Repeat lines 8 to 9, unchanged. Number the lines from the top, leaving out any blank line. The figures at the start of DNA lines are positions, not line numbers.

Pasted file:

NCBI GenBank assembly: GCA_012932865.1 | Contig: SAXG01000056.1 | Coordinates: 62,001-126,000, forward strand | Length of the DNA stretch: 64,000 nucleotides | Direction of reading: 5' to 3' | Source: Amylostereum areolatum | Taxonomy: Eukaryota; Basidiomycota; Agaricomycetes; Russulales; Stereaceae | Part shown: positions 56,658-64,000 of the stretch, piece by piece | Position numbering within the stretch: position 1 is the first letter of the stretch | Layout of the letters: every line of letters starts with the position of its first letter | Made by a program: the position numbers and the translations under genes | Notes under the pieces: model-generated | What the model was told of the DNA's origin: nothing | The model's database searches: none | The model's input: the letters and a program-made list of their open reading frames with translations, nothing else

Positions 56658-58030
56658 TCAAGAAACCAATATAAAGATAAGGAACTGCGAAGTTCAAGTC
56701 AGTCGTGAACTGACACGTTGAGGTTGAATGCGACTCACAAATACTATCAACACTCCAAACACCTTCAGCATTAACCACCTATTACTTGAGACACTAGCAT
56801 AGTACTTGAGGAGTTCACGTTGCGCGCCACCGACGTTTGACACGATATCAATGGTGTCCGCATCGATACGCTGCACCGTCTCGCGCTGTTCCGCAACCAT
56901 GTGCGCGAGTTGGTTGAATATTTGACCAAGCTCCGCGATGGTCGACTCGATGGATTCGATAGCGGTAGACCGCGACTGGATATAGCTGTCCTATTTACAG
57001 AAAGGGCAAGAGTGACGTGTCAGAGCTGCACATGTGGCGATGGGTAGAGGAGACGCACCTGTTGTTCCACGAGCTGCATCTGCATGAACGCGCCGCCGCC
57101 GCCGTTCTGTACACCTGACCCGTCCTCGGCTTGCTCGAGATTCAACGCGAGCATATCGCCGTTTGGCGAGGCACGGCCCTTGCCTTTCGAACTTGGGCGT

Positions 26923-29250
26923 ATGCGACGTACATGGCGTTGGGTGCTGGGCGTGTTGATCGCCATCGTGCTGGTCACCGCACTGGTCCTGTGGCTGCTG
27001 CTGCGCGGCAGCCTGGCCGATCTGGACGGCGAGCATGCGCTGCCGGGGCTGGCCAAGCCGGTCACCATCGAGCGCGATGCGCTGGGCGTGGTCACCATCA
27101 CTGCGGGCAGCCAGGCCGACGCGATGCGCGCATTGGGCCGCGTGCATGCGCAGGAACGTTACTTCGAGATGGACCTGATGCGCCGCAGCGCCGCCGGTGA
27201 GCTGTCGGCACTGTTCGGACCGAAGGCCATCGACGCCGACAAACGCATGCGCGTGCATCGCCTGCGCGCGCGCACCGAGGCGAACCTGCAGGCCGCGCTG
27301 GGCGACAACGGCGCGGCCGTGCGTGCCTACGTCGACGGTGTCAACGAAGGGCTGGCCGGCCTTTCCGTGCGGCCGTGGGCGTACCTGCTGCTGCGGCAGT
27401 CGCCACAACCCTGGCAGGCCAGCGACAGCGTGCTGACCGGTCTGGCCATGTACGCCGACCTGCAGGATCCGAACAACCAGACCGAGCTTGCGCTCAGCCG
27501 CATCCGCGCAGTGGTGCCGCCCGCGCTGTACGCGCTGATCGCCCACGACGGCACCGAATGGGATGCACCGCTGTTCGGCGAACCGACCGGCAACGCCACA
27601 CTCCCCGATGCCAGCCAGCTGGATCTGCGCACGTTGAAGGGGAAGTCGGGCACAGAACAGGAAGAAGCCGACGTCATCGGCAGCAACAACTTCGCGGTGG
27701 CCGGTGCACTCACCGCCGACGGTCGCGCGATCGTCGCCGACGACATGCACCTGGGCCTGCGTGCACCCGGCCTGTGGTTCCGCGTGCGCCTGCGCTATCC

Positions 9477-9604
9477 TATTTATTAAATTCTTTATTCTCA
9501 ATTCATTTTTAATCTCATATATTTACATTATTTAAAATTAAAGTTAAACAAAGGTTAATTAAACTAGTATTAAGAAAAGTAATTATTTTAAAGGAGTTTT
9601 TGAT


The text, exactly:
57101 GCCGTTCTGTACACCTGACCCGTCCTCGGCTTGCTCGAGATTCAACGCGAGCATATCGCCGTTTGGCGAGGCACGGCCCTTGCCTTTCGAACTTGGGCGT

Positions 26923-29250